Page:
While I spent the weekend in the Twin Towns and watched an incredible hockey game at the Xcel Energy Center (amongst other things), the film project which I worked on as part of Testudo Studio got a screening at the Forx Film Fest.
Testudo Studios filmed Mary Weatherby (MW) in late 2008 and early 2009 around the Go region. I was responsible for props and lended a hand as a gaffer occasionally during the shoots. Film making is a slow process. But if you film well, editing goes quicker. This movie featured the guy who played Brad Billups in Fantasy 10 from the 2008 48 Hour Film Project and a rabbi. Sounds like a joke, right? Nope. It's one of those behind the scenes things you'd only learn from the Royce Files. The rabbi in fact was very impressive.
MW's premiere took place in June.
Not sure who was responsible for getting MW into the Forx Film Fest, but I'd say it was an ex op even though it is hardly a blip on the map the way film festivals go. I can't find much abou…

Dastardly disguises - finale

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Now we come to the finale of our show and we pull all the stops on this final scene but we meet some interesting guests in this scene

Finale- Gathering of the disguises- Clown man, Blindlike man with beads, Mr. Monopoly, Ron Burgundy, Poodle Skirter, Scary Hair (partially blocked), and Waldo. Why would this motley crew of peeps come together?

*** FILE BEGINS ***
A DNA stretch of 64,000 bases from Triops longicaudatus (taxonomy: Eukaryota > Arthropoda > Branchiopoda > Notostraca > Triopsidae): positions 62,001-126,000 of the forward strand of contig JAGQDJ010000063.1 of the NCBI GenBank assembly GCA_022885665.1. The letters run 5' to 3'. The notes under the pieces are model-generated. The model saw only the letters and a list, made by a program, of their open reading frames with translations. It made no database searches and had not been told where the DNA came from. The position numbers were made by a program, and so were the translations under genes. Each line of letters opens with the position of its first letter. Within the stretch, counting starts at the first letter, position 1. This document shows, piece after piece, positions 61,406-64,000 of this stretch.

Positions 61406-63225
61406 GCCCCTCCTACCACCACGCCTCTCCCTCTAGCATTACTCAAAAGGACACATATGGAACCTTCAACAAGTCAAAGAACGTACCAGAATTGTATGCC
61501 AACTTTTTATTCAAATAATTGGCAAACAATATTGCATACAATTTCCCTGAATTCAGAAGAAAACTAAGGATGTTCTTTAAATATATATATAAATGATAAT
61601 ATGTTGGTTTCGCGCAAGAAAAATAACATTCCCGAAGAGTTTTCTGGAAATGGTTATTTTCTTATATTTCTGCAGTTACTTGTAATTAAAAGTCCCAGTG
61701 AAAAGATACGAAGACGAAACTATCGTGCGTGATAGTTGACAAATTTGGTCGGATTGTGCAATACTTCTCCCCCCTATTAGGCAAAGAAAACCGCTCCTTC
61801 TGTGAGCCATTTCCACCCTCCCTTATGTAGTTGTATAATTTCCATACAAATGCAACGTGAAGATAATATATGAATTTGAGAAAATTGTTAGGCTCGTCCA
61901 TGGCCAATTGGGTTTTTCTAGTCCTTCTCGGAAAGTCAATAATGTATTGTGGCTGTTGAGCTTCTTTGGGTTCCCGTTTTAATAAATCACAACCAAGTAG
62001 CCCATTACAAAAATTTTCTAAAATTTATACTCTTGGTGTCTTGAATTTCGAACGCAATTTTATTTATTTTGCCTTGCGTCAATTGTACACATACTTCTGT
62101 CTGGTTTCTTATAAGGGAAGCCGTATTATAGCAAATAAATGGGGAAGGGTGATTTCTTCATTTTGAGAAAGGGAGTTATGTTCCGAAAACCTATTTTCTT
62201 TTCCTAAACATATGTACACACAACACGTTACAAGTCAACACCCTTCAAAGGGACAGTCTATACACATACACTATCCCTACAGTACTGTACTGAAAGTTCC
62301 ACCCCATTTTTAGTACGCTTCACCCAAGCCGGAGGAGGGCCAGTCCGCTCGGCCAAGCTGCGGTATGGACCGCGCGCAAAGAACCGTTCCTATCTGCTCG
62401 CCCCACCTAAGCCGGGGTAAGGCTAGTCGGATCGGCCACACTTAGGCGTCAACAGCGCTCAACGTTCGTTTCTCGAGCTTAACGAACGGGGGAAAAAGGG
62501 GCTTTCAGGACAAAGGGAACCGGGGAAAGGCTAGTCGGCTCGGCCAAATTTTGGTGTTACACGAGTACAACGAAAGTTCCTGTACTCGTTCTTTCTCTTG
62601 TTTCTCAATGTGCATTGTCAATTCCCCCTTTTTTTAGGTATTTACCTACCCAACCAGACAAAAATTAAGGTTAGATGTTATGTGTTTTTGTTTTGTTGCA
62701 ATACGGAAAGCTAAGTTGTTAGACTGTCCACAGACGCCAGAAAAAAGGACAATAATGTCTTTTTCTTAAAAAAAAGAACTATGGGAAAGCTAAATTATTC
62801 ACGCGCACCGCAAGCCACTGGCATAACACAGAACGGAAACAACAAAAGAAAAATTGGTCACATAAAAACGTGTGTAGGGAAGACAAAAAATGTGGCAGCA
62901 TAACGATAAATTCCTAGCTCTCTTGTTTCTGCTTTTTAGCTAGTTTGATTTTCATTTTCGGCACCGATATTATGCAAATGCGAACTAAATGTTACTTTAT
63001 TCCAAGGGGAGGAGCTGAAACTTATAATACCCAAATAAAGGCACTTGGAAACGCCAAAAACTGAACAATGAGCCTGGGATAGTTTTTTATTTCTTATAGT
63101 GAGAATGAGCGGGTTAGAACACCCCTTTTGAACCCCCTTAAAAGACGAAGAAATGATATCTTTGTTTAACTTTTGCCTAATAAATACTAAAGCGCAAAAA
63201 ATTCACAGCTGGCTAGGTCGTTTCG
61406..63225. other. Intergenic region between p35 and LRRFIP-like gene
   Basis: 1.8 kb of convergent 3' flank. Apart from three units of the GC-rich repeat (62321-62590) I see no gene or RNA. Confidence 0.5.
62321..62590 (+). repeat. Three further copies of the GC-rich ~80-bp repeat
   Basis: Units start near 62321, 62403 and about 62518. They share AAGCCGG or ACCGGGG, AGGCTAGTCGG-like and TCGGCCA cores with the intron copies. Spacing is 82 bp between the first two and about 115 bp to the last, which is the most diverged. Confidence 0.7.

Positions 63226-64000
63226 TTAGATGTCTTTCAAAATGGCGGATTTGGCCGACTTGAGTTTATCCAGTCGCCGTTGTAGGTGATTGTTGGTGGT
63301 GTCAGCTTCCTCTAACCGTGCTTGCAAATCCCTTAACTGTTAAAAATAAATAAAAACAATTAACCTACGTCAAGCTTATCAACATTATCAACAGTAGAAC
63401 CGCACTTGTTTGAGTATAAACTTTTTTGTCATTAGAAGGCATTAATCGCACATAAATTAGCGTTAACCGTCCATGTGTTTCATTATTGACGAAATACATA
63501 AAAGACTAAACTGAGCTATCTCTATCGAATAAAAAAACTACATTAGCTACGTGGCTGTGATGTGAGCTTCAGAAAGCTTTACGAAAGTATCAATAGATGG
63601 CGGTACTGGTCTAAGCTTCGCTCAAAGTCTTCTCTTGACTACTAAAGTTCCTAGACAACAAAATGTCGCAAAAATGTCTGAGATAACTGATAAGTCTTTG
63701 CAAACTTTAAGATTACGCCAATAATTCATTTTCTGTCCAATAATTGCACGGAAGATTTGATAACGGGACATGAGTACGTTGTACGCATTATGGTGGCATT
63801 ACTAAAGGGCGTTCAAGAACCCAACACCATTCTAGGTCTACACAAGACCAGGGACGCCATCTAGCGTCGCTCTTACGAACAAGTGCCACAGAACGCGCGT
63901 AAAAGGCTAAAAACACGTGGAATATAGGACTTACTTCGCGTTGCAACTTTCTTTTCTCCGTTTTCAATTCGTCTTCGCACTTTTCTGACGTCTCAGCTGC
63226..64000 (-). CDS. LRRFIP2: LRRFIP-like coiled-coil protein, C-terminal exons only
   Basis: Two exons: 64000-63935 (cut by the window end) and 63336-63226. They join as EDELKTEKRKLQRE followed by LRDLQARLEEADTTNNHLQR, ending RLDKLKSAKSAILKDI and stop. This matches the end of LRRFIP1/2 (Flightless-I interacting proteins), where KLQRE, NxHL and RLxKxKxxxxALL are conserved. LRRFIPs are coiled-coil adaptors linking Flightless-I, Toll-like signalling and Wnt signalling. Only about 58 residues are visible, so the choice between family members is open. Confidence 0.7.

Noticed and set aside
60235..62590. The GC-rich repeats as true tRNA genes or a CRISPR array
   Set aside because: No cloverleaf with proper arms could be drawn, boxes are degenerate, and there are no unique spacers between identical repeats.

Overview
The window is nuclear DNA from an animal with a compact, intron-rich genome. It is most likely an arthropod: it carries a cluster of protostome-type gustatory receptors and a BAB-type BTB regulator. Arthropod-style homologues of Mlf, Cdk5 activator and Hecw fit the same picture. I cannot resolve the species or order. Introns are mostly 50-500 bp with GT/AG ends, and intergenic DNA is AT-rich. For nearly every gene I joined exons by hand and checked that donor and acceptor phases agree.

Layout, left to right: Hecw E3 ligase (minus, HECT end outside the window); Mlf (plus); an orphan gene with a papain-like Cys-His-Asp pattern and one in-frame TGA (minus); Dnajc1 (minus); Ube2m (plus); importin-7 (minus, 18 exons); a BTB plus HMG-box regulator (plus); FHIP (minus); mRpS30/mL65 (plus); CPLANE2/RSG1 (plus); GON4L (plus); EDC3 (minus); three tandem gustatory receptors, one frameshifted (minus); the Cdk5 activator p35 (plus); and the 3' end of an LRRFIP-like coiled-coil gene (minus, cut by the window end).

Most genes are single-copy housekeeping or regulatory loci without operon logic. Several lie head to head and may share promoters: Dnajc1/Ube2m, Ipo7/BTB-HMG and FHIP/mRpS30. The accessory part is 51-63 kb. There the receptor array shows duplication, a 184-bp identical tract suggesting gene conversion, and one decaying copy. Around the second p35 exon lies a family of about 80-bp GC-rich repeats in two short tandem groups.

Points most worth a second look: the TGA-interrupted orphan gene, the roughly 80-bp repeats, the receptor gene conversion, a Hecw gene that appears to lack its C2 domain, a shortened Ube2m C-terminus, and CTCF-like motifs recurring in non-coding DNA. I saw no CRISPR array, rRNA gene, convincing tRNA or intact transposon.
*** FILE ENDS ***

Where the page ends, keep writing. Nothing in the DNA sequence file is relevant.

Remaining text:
For the money! They are attending a costume contest and believe there will be a large cash reward for the victorious one. However, being the devious individuals that they are, they come together in order to swipe the prize money.
Unfortunately, Mr. Monopoly is named the winner and so decides to keep the prize for himself. Ron Burgundy will have none of this injustice amongst costumed crooks. So just as the prize is awarded, mayhem ensues and Mr. Monopoly runs away with the prize. Now the chase begins. Scary Hair lays the smack down on Mr. Monopoly but Waldo slips by unnoticed, swiping the prize. Using his unusual talent of hiding, Waldo cannot be …

Dastardly disguises- scene 6

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Scene six- The Pinko
It may be hard to distinguish this Pinkerton Detective from some ordinary joe with a bowler and mustache for an earlier time. James McParland had infiltrated the Molly Maguires and he hopes to stop you from doing anything that might be illegal. Although he may not be able to infiltrate your peer group, he may use other methods to prevent you from comitting a crime. He would stop at nothing to get you behind bars. Like him or not, McParland always gets his man (or woman if that be you.) No doubt he is on the tails of all the other denizens we have met in the dastardly disguises series.
Cheers.

All Saints Evening in Diguise